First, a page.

On Sunday, Republic Services announced their “ last, best, and final offer” after numerous and extended bargaining sessions with sanitation workers and their union, Teamsters Local 542 over several months.
Over 250 workers went on strike exactly a month ago, calling for better wages and safer working conditions. The workers currently earn $24.60 an hour, and they seek $2 pay increases within the first year of a new contract, and $1 raises over four years.
“ We continue to be disappointed in the union’s inability to come forth with a realistic offer for this market. The communities of San Diego and Chula Vista have paid the price of the union’s approach, and we continue to do everything in our power to move the process forward. To that end, we have presented the union with a last, best, and final offer that includes significant increases in wages and benefits in addition to other enhancements to our employees’ total compensation packages. In an effort to finally resolve this long-running dispute, we even included a new and significant financial incentive for employees tied to ratification and agreement by the union,” Republic Services said in an emailed statement to Chula Vista Today.
The company said they “continue to be grateful” for its standing partnership with the cities of Chula Vista and San Diego.
“We share our community’s frustration that the union-led work stoppage has yet to be resolved. As we’ve said all along, we conducted extensive market analysis and found that our wages and benefits were very competitive among our industry within this market. Given the union’s continued insistence on unreasonable terms, this is our last, best, and final offer,” Republic Services said.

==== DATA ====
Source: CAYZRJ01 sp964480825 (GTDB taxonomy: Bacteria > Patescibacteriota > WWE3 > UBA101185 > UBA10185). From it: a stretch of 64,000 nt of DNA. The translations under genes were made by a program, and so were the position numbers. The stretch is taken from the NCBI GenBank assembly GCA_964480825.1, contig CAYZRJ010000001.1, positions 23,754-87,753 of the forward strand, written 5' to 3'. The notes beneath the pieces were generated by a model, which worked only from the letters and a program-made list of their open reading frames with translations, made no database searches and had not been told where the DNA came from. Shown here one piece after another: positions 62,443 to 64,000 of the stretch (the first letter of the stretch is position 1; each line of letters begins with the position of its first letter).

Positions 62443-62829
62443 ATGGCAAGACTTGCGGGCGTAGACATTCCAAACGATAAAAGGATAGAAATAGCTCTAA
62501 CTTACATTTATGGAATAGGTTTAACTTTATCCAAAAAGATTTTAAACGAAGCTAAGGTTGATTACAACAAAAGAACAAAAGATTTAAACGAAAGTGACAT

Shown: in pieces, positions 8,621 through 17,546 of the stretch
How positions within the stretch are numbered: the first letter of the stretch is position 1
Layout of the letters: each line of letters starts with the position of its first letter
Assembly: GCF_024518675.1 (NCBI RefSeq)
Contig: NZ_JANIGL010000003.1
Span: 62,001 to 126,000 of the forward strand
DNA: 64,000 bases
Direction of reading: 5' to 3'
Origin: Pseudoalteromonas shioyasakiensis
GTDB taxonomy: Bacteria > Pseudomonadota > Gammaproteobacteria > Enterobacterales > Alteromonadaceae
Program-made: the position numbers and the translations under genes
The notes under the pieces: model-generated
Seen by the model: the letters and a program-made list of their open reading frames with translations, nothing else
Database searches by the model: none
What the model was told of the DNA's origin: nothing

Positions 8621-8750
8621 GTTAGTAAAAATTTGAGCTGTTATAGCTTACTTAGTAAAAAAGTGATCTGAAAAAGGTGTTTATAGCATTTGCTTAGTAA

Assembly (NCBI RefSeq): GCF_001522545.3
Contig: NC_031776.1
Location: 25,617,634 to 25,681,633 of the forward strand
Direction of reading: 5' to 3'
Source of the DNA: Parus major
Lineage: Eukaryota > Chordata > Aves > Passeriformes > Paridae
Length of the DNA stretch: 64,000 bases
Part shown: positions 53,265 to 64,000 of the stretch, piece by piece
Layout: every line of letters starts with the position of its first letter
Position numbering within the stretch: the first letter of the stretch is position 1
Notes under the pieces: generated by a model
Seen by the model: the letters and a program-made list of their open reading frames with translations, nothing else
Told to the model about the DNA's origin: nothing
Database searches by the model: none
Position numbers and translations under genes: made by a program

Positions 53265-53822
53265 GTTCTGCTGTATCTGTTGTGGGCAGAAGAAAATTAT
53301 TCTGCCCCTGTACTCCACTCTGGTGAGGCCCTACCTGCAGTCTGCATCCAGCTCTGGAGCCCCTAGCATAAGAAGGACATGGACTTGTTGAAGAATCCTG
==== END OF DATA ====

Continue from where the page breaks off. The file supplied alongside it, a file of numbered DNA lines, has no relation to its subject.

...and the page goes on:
A declaration of Public Health Emergency was ratified by Chula Vista city leaders Saturday evening, threatening to begin billing the company by the city for their uncompleted services. The emergency declaration was ordered by City Manager Maria V. Kachadoorian on Jan. 12.
“After the first 24 hours of trash not being picked up we can fine a $15 per resident charge onto Republic Services and after that $25 each and every day that trash is not picked up,” Galvez said.
Crews of city workers of different departments were tasked to collect mounting trash that has created public health hazards and attracted a slew of pests and vermin. Private contractors have also collected the overflowing trash in Chula Vista and some parts of San Diego.
On Jan.14, the city of San Diego joined Chula Vista in demanding the waste company to settle the strike, which has gone on for exactly a month. The entire City of Chula Vista and some areas in San Diego have felt the strike's impact.
Mayor Todd Gloria made announcements similar to Chula Vista in the waste hauler’s failure to settle the dispute may lead to fines and possibly terminating their contract.
The City of Chula Vista demanded that Republic Services provide by Jan.18 to provide the city a plan to credit its customers for the services they did not receive during the month-long strike.